Rep. Lloyd Doggett (D-TX 35) sits on the House Ways and Means Committee and has been a long time cosponsor and champion for legislation completely repealing the WEP and the GPO. The repeal bills have never made it out of committee due to their enormous costs to the Social Security trust fund and the inequities that would be created for private sector beneficiaries. Rep. Doggett’s Legislative Assistant Sarah Jones met with us and informed us that the congressman does not support the more limited bill repealing the WEP that has been authored by Ranking Member Kevin Brady (R-TX) or the version introduced by committee Chairman Richard Neal (D-MA). Surprisingly, Jones stated that Rep. Doggett did not support the Neal bill because it “is not paid for,” despite his long-time support for the full repeal bill that costs the Social Security trust fund much more than either the Brady or Neal WEP repeal bills. Although she did express support from the congressman on our position regarding how ED is spending COVID-19 relief funds, we let Jones know that Congressman Doggett’s opposition to the WEP repeal bills was inconsistent with his previous positions on the issue and extremely disappointing to Texas public educators, both active and retired.

ATPE state officers and lobbyists met with Rep. Jodey Arrington via Zoom, July 28, 2020, to discuss COVID-19 considerations and Social Security reform.

Rep. Jodey Arrington (R-TX 19) also sits on the House Ways and Means Committee and has emerged as a champion for legislation to repeal the WEP and replace it with a proportional formula. We discussed with him the partisan breakdown of previously bipartisan legislation authored by committee Chairman Neal and Ranking Member Brady that has now devolved into two separate bills bogged down and unlikely to move before the election in November. Tonja Gray relayed on-the-ground concerns about the return to school from Abilene ISD, which lies in Arrington’s congressional district, while Jimmy Lee spoke from his unique perspective as a retired career educator, statewide leader, and the husband of a superintendent. While we agreed to disagree with the congressman on his position that it is appropriate to use federal relief money to incentivize in-person teaching this fall, regardless of the health and safety concerns of the district, we expressed our sincere appreciation for his open line of communication with ATPE and his strong support in the Ways and Means Committee for addressing the WEP. Arrington also praised ATPE for its professional approach to working with officeholders, expressing his belief that the national union groups “are not winning anyone over” in Washington.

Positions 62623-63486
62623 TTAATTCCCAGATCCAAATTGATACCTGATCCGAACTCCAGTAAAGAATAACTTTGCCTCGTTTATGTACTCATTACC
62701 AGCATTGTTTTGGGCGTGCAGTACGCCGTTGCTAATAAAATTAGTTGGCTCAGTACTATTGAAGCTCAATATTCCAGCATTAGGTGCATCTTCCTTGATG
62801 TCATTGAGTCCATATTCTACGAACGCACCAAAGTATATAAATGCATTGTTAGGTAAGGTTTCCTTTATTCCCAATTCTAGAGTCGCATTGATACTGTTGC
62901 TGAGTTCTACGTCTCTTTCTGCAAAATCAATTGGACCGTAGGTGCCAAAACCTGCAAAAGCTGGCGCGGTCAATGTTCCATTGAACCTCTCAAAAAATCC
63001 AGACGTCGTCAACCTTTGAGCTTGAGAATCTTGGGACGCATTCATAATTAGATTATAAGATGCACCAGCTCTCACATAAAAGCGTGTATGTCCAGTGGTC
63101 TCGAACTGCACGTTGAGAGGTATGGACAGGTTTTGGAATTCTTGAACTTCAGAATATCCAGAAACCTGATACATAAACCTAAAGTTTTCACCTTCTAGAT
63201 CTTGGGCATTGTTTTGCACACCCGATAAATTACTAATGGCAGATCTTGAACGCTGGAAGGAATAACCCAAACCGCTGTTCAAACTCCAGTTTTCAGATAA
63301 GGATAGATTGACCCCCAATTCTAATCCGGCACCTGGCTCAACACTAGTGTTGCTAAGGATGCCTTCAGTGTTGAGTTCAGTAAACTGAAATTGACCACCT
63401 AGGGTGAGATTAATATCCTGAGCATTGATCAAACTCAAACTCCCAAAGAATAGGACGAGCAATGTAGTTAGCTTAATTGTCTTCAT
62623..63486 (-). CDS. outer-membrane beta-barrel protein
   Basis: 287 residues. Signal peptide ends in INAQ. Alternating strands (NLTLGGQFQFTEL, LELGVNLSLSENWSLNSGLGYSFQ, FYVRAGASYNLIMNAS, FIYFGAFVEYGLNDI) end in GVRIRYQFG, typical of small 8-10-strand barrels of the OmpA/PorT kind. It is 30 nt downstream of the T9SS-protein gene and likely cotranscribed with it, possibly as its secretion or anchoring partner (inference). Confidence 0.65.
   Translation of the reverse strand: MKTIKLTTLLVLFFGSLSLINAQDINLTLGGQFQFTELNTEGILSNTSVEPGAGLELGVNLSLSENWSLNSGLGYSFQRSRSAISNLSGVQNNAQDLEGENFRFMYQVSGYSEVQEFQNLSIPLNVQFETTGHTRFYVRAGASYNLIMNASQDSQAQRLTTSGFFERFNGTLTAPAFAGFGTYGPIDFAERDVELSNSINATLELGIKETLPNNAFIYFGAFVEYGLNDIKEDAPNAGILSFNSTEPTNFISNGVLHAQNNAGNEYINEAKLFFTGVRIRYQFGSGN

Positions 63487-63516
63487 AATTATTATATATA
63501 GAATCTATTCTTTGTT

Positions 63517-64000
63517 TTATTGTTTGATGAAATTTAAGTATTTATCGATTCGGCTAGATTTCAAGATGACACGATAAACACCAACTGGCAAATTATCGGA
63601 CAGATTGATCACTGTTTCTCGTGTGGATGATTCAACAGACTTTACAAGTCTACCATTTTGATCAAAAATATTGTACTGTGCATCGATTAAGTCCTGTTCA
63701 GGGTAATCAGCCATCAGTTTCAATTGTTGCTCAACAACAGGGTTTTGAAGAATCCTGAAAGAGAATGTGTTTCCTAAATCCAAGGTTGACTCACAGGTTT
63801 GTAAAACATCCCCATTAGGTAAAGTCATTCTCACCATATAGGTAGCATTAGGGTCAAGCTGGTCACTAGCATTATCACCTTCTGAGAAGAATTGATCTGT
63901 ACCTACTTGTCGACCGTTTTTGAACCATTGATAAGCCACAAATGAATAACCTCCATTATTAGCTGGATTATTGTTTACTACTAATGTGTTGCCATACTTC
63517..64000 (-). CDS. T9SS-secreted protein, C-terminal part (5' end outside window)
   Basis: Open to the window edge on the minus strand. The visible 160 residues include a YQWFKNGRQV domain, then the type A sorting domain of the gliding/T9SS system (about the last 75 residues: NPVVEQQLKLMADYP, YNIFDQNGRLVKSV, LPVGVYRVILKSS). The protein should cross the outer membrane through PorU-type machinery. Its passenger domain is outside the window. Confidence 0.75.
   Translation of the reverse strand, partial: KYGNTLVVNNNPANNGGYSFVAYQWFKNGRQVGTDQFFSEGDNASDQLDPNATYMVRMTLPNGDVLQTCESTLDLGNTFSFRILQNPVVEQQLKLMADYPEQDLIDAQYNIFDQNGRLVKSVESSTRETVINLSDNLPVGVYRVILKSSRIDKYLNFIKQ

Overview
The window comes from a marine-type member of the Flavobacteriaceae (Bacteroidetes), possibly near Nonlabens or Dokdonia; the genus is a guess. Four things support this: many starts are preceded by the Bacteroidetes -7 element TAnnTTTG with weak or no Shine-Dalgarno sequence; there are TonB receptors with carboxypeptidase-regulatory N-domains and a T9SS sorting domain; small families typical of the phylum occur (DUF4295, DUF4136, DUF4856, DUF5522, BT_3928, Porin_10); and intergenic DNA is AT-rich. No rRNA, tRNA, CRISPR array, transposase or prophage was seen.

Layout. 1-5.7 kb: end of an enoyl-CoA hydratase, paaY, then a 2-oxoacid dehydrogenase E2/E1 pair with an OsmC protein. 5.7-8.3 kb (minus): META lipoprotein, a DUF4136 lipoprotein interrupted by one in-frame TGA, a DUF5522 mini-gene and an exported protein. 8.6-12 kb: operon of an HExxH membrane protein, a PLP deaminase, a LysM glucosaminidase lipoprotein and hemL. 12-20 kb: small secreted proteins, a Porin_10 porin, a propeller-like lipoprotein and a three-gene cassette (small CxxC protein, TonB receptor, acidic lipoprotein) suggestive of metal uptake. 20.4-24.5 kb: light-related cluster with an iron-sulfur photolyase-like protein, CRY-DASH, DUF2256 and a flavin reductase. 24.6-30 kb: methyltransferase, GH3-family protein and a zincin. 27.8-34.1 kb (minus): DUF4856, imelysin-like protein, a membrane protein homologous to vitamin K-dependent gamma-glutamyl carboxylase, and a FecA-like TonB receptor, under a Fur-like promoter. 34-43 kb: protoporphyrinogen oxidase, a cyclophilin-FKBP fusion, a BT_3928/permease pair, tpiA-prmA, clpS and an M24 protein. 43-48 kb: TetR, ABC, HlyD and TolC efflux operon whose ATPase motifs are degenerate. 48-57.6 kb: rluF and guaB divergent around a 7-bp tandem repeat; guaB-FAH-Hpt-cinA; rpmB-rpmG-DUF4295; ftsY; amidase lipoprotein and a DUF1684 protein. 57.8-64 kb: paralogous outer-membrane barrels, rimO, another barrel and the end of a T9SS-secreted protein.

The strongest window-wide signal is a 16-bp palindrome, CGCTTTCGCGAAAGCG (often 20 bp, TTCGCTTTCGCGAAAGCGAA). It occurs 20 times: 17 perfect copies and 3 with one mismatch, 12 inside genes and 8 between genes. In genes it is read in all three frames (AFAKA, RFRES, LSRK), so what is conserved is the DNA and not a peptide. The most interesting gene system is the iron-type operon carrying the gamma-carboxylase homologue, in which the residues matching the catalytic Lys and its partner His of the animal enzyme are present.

Unfortunately, our senior U.S. Senator John Cornyn (R-TX) was unavailable to meet with ATPE’s statewide leadership and the governmental relations team. Although his Legislative Assistant Clair Sanderson met with us, she was unable to commit the senator to a position on how ED is implementing the CARES Act and spending federal taxpayer money appropriated for COVID-19 relief for education. We also discussed the Senate companion to the Brady WEP bill that Senator Ted Cruz has introduced, which to date, Senator Cornyn has not cosponsored.

It is important for our elected officials at every level to hear directly from professional educators about the issues you face, such as returning to school safely, how our tax dollars are spent on education, and how federal Social Security laws affect your retirement. I am grateful to Tonja and Jimmy for taking the time to participate in these roundtable discussions. They both are outstanding ambassadors for ATPE and for public education as a whole. Thank you, Tonja and Jimmy!